• German 197: German Language and Culture (2 credits)
    Herzlich willkommen! Want to find out why studying German at Western is a great idea and be ready for German 201 this Fall? Then join us in German 197 where you will explore college-level German and become a part of the German@Western learning community, a National Center of Excellence. Language work and related exercises and activities focus on communicating in content areas pertaining to food, travel, study abroad, family and friends, sports, music and other areas. This integrative approach aims to give you greater understanding and appreciation of the culture of the German-speaking countries (Germany, Austria, and Switzerland), opening up new avenues of thought and experience. Course work includes classroom, language lab, a hike to the Mount Baker area, and an excursion to a Bavarian bakery.
    Note: We recommend that students have 3 or more years of high school German—or 2 years and travel experience and/or some native fluency—in order to register for this course.
    Faculty: Cornelius Partsch

  • Spanish 197: Spanish Language and Culture (2 credits)
    ¡Bienvenidos a Western! If you’re thinking about studying Spanish at Western, join us this summer for a hands-on exploration of the campus community and the Bellingham area. Our focus will be on developing vocabulary and improving your conversational Spanish skills by actively engaging with all of the opportunities that Western has to offer, whether that’s figuring out how to navigate campus resources, spending time outdoors, or learning about Spanish-speaking communities in Whatcom county. You’ll practice Spanish while learning about Western and Bellingham and, depending upon your prior experience with the language, be ready to start with either Spanish 104 or 201 in the fall quarter.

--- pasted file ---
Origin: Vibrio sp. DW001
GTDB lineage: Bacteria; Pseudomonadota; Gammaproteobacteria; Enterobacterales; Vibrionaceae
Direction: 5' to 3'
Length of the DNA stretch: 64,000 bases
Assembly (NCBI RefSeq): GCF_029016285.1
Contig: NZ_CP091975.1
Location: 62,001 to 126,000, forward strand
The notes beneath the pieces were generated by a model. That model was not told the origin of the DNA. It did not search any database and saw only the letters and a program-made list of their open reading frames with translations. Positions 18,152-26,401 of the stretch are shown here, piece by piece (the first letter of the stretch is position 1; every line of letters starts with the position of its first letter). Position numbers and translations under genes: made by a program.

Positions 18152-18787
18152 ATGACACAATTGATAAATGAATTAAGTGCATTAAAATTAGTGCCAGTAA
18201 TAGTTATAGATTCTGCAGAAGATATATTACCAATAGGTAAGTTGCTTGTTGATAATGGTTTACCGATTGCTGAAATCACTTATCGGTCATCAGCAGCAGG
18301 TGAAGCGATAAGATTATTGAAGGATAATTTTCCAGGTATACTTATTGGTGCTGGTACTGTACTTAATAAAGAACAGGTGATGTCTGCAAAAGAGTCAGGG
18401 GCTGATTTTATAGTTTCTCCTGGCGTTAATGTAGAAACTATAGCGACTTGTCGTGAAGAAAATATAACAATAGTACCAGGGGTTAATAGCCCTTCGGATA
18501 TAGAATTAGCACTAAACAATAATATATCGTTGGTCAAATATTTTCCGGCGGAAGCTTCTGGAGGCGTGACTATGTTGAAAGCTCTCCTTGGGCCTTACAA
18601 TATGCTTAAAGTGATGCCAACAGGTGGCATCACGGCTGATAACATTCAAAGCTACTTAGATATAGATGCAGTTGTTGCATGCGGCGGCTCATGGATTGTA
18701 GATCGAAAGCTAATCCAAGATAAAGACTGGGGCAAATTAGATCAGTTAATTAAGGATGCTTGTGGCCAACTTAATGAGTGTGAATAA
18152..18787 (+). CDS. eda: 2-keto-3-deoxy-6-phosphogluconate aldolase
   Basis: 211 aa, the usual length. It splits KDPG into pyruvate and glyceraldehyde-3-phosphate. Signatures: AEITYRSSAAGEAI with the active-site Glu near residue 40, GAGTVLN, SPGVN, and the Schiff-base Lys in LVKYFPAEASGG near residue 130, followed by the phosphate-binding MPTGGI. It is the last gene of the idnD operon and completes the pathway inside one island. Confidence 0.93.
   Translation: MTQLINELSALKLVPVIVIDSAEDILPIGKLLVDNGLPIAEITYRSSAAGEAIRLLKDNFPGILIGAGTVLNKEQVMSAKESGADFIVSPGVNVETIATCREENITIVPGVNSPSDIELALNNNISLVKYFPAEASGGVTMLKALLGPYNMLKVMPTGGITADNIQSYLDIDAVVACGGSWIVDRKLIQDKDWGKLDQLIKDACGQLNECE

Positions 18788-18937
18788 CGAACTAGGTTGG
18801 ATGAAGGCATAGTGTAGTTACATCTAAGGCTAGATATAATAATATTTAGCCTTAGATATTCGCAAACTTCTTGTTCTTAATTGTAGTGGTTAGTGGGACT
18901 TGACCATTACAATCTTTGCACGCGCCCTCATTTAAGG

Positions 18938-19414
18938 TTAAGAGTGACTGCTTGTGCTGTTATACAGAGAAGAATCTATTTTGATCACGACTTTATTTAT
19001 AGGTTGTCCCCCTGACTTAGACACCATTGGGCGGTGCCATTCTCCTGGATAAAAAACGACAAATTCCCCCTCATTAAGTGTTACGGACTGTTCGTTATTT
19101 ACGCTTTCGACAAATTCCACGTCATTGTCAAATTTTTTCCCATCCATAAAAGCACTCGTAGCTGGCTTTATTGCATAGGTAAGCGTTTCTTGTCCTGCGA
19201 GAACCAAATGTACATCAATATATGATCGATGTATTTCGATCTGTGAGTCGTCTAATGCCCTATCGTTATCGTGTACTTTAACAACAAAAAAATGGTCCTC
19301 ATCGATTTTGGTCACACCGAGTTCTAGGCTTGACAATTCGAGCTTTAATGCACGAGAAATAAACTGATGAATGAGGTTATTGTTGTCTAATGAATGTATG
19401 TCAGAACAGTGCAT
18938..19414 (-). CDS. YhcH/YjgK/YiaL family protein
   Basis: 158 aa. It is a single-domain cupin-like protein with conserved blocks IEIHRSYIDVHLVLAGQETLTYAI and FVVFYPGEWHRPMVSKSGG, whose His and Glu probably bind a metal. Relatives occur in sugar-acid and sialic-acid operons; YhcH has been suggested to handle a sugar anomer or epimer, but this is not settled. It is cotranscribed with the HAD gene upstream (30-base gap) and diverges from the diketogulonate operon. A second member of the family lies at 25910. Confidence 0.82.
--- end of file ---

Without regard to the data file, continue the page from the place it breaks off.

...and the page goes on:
Note: We recommend that students have 2 or more years of high school Spanish—or 1 year and travel experience and/or native fluency—in order to register for this course.
    Faculty: Kirsten Drickey

 

First Year Experience (FYE) Community Service Learning

For the first time this year, Viking Launch students interested in discovering Bellingham through community service can choose the following non-credit seminar.

  • FYE Digging Into Bellingham: Growing Community Through Food (non-credit)
    Explore and engage with some of our region’s most exciting community gardening and farming projects. Get your hands dirty alongside community leaders who are using healthy, local food to address pressing social issues like unemployment, depression, and climate change adaptation. We will walk, bike, and bus our way to projects on campus, around town, and in the surrounding countryside. Our finale will be a two-night retreat to Growing Veterans farm, which empowers military veterans through food production. Ready to work outside, get inspired, explore, and play? Sign up today!
    Faculty: Travis Tennessen

 

About Other Activities

Recreation activities including team building exercises are scheduled with Outdoor Center staff on campus. The award-winning Wade King Student Recreation Center will be open for students to use state-of-the-art facilities and equipment. Day long and/or afternoon recreation programming is also planned.

A community service-learning project is planned for all Viking Launch students in the 1- or 2-credit seminars.  

College success workshops will be offered in effective study skills, academic reading, note taking, personal finances, career planning and healthy living, providing students with a solid foundation of knowledge and skills for academic success before fall classes begin.

Residence life staff will offer meet and greet opportunities with other Viking Launch participants and orient students to campus life.

 

About Housing

All incoming fall students who want housing (including Viking Launch participants) must apply for housing online by May 1. Follow housing application instructions and deadlines, which are posted at the University Residences website.

Viking Launch students will be assigned to and reside in Fairhaven Residence complex or Kappa Hall on the Ridge for the program AND throughout the 2015/2016 academic year.

Page Updated 03.23.2015